What Might Happen to Your Body If You Drink Too Much Coffee

Whether you’re sipping a hot cappuccino on your way to work or indulging in a sweet latte after a big presentation, it’s hard to imagine a day without coffee. And because it helps you regain energy in no time, many of us can’t resist the temptation to drink several cups to refuel and keep ourselves going throughout the day.

We at Bright Side also can’t stand the thought of facing the day without a hot cup of Java. And we decided to find out how drinking too much coffee may affect you.

1. It might be visible on your nails.

In addition to making you feel jittery, drinking too much coffee might interfere with your iron absorption and cause anemia. This pretty common condition affects the amount of healthy red blood cells that carry oxygen to your body’s tissues and makes you feel weak and tired. Apart from low energy, anemia might affect the appearance of your nails, causing your fingernail moons to become less visible or even disappear.

2. It may upset your stomach.

If you ever felt that drinking too many cups of coffee makes you go to the bathroom more often, there’s actually a scientific explanation to that. Because coffee is acidic, it irritates your stomach lining and causes cramping, which in turn may lead to diarrhea. You might experience these unpleasant consequences even if you drink decaf, so it’s better to watch your caffeine intake and opt for less acidic varieties, such as French roast or espresso.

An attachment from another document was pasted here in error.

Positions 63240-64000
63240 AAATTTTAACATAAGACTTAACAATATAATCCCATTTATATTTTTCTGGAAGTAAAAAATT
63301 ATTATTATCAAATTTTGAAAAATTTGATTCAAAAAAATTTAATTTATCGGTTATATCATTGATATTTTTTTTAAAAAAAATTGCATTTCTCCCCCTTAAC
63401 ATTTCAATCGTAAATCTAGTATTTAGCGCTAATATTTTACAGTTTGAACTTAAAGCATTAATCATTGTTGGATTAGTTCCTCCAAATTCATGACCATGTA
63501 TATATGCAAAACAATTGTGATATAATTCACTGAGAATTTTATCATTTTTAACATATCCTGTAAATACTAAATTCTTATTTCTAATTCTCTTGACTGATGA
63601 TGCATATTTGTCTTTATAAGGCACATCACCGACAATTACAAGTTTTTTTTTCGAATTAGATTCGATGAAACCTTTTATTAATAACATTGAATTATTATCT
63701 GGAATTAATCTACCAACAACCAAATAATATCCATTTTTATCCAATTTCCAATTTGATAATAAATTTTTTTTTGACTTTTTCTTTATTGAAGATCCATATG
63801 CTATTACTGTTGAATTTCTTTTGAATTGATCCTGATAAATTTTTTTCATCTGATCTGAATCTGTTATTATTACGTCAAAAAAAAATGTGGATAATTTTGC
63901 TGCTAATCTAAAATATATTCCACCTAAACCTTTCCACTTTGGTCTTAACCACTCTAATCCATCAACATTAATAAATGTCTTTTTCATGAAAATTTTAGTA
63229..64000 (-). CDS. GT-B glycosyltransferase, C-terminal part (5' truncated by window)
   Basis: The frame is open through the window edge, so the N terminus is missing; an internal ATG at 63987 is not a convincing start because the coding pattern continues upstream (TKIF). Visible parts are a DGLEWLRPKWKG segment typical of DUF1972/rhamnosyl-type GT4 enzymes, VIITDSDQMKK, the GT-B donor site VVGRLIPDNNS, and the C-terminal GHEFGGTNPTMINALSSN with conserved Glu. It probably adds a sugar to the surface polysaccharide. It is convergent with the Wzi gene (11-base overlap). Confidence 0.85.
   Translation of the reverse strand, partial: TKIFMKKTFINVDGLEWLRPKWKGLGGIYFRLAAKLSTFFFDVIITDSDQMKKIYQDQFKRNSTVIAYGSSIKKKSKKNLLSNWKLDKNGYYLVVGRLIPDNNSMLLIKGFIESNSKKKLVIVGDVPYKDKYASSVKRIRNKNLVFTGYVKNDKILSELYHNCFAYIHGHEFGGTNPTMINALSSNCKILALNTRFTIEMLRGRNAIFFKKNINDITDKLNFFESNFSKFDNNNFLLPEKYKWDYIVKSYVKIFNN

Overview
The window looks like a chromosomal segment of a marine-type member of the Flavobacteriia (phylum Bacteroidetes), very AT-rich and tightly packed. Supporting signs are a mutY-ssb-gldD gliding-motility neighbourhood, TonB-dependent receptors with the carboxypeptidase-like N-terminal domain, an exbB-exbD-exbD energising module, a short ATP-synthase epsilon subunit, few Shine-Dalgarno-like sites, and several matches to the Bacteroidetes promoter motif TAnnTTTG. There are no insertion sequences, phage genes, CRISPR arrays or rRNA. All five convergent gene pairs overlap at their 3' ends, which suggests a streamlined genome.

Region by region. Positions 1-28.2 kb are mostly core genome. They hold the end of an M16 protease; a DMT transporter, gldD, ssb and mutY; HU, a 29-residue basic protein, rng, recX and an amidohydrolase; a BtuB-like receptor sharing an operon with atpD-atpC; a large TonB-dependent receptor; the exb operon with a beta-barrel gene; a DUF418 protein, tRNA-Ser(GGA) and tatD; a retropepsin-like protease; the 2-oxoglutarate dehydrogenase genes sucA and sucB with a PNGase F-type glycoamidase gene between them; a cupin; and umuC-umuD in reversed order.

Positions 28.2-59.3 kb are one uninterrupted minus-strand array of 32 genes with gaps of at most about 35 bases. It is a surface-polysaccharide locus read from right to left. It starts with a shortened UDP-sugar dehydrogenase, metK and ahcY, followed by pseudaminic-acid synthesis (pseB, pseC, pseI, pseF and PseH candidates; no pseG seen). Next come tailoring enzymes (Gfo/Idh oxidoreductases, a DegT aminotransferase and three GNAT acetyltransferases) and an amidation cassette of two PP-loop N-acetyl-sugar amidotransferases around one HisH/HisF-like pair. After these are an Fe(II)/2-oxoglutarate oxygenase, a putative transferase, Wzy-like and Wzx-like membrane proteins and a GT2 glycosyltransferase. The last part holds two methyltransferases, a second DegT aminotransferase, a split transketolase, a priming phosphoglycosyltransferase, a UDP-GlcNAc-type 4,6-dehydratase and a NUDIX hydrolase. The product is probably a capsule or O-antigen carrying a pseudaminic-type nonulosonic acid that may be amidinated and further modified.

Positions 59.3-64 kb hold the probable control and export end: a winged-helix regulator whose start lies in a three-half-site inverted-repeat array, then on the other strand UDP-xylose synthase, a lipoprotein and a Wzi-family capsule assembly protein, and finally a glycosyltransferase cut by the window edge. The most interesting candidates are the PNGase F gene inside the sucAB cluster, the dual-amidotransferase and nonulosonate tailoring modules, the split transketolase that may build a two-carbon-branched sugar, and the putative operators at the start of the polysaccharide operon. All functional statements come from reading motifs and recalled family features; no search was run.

3. It might give you headaches.

Although many people hope that a hot cup of Java will make an annoying headache go away, it might actually make it worse. Caffeine causes you to urinate more often, which slightly dehydrates your body and may cause headaches. Although about four cups of brewed coffee a day is considered a safe amount of caffeine for healthy people, in reality most of us can tolerate far less, and having too much caffeine can give you painful migraines.

4. It may cause your skin to age faster.

While coffee is rich in antioxidants that protect your skin from harmful free radicals, drinking too much of it can reduce collagen in your cells. Because collagen is vital for achieving a plump and youthful complexion, consuming too much caffeine can cause your skin to become less elastic and more vulnerable to fine lines and wrinkles.

Can you start your day without coffee? How do you feel when you drink too much of it?

Preview photo credit Kommissar / Wikimedia CommonsCC0 1.0

What’s this object called?

Answers from the Community

  1. Trench lighter – I’ve got one from my father. It was often made from spent rounds with a few modifications to create a lighter. I had a .20 caliber case with an old threepenny coin soldered in the base, which was also a lighter.
  2. Army lighter that lights in the wind while covering the flame to avoid getting your face shot off.
  3. It is a lighter, but it might be a replica.
  4. It’s a miniature nuclear bomb hand grenade. DON’T pull the pin!
  5. Looks like a copy of an Austrian 1920s IMCO windproof lighter.
  6. Looks like a bobbin for an old treadle sewing machine.